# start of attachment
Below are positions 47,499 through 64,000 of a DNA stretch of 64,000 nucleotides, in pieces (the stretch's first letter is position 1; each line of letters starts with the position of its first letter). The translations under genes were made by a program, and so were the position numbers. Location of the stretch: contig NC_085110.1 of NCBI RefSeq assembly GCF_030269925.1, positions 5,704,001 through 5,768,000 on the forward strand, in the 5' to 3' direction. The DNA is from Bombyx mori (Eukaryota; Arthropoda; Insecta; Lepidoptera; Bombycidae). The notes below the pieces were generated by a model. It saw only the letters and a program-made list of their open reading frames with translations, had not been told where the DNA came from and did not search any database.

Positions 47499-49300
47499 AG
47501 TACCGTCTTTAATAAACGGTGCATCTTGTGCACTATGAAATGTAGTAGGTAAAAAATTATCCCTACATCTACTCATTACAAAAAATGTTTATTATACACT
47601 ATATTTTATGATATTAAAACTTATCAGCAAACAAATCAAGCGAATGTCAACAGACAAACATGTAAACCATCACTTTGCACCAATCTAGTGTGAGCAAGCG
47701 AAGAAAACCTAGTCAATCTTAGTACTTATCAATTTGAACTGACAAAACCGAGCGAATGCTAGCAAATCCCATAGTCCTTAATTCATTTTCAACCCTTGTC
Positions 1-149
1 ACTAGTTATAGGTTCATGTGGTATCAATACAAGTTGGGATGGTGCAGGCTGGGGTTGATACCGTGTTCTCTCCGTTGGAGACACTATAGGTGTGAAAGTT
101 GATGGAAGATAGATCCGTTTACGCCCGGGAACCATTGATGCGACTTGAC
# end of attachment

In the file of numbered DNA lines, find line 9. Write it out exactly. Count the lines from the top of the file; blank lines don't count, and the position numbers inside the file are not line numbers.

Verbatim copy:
101 GATGGAAGATAGATCCGTTTACGCCCGGGAACCATTGATGCGACTTGAC